• The belief that if the ultimate goal is to someday get the government completely out of marriage, that it is somehow okay to support unequal treatment under the law NOW, and throughout all the decades it could take to accomplish that goal.
  • The belief that because the government gives over 1,000 special “benefits,” (that is, tax breaks and freedoms) to straight couples, that it is somehow nefarious to extend those same tax breaks and freedoms to gay and lesbian couples.

Marriage “benefits” is a misnomer. These are not benefits issued by an all-benevolent government; they are FREEDOMS we all already have that government took away and controls. Extending the choice of civil marriage to gay couples is DEREGULATORY by its very nature because it restricts government’s power in those areas.

An Expansion of Govt. or an Expansion of Liberty

Every libertarian should agree that reading discrimination into the law is always a government overreach, that paying less taxes is always a good thing, and expanding freedom (and thereby restricting the government’s power to act) is an act of deregulation.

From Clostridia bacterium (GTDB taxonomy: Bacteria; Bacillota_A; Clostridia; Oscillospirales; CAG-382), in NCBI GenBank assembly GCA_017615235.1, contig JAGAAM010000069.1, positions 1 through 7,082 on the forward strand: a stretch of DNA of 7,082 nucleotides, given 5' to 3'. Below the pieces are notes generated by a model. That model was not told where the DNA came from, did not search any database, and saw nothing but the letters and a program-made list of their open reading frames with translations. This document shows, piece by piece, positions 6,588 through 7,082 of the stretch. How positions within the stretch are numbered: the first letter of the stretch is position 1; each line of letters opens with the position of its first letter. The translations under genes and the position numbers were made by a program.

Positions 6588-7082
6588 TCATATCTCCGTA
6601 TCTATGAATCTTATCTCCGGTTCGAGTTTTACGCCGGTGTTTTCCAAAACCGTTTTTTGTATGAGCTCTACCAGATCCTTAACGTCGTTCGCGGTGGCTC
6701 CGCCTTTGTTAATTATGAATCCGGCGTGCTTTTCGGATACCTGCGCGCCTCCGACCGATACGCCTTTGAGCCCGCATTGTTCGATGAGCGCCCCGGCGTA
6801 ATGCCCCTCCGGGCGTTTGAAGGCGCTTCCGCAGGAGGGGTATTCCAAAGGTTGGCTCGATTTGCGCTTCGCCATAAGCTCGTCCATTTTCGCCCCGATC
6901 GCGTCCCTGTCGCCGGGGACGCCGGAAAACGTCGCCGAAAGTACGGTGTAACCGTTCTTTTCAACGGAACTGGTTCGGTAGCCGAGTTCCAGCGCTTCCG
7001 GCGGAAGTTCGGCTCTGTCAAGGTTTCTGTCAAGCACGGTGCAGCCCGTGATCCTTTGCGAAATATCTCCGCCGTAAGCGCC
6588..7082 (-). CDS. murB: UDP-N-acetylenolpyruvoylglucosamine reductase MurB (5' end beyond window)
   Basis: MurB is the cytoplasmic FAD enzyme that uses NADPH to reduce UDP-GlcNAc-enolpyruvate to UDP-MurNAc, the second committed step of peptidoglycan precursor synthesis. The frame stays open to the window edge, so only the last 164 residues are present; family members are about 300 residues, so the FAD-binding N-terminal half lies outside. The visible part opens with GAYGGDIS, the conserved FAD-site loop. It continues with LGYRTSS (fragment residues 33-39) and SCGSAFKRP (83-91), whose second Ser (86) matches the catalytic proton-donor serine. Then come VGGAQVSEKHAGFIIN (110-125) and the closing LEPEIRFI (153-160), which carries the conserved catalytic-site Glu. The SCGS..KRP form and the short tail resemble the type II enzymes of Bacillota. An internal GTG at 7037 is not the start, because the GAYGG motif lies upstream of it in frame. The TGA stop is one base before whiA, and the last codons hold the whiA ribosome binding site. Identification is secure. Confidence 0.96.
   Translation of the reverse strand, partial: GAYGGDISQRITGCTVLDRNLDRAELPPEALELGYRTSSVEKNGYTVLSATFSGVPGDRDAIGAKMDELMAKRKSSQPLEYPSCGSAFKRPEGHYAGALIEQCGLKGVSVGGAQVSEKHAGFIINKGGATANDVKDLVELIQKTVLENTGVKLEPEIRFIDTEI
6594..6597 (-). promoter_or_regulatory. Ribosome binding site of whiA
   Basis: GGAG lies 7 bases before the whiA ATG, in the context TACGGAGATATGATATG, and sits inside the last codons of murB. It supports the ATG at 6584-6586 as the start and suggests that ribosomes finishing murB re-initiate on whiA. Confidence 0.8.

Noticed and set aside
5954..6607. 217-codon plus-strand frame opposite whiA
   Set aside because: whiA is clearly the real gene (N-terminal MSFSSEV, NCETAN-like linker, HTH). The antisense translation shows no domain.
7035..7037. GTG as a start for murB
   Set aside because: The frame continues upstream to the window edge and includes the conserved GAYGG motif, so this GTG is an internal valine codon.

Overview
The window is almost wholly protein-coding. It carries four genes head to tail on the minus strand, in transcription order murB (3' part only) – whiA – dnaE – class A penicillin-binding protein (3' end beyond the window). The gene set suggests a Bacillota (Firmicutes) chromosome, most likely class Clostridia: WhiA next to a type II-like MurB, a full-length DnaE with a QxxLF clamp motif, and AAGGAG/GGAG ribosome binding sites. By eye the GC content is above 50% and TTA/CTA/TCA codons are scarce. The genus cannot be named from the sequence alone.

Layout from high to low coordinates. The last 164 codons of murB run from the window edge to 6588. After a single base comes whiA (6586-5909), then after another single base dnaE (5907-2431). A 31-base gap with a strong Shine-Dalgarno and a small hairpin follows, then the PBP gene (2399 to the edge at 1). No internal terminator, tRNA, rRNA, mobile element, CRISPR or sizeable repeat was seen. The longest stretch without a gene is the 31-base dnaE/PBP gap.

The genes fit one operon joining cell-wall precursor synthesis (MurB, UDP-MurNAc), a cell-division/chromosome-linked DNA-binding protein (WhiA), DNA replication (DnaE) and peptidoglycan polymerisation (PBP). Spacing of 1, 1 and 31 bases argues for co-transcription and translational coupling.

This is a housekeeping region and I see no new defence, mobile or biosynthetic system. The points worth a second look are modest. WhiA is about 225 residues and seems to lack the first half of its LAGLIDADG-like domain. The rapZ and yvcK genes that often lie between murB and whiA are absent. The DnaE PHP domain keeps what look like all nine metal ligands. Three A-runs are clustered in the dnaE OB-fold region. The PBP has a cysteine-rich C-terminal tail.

As a tax cut does not abolish taxation yet still expands liberty, gay marriage DOES expand liberty. As a matter of fact, gay marriage was considered a tax cut by anti-gay conservatives fearing this very thing. They introduced the issue to the Iowa Supreme Court, complaining that allowing gays to marry in Iowa would reduce tax collections.

The Court mentioned this argument in their ruling in Varnum v. Brien: “Due to our laws granting tax benefits to married couples, the state of Iowa would reap less tax revenue if individual taxpaying gay and lesbian people were allowed to obtain a civil marriage.” That alone is reason enough to support gay marriage.

When conservative-leaning libertarians say that gay couples should not be allowed to legally marry (to participate in Civil Marriage), they are essentially saying: 

  • the IRS should confiscate more tax dollars from gay couples than straight couples,